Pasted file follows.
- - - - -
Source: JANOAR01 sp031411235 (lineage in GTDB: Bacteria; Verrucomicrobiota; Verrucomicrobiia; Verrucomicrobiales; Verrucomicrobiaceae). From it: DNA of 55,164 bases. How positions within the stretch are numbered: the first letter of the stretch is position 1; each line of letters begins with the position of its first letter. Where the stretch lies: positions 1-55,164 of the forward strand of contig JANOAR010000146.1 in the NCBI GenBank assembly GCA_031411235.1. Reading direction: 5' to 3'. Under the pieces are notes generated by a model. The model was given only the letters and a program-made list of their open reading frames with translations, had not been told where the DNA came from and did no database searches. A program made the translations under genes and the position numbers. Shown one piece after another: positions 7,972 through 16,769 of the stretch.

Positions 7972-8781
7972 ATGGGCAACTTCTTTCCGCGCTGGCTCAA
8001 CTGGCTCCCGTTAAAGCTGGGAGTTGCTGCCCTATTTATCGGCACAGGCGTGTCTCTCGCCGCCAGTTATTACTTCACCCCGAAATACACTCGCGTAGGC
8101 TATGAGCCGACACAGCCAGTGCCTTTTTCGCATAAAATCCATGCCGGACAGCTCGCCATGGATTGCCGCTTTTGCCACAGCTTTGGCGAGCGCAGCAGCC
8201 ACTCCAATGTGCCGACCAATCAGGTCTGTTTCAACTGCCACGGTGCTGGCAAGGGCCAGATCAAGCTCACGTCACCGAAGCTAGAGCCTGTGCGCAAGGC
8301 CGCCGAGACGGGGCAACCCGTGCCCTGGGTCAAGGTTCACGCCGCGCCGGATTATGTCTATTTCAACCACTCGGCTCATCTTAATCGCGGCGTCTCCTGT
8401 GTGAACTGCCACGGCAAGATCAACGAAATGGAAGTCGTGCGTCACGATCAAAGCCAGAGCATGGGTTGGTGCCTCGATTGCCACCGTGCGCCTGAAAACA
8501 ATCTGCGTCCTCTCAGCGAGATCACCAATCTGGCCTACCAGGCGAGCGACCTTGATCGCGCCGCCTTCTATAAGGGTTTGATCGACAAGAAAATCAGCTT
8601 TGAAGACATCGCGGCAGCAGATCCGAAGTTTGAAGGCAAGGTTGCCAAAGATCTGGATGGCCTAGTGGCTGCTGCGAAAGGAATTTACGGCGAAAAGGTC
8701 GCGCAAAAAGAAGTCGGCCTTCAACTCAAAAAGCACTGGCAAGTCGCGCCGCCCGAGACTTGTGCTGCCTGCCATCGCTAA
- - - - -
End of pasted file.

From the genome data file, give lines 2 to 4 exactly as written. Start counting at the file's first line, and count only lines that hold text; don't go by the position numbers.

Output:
Positions 7972-8781
7972 ATGGGCAACTTCTTTCCGCGCTGGCTCAA
8001 CTGGCTCCCGTTAAAGCTGGGAGTTGCTGCCCTATTTATCGGCACAGGCGTGTCTCTCGCCGCCAGTTATTACTTCACCCCGAAATACACTCGCGTAGGC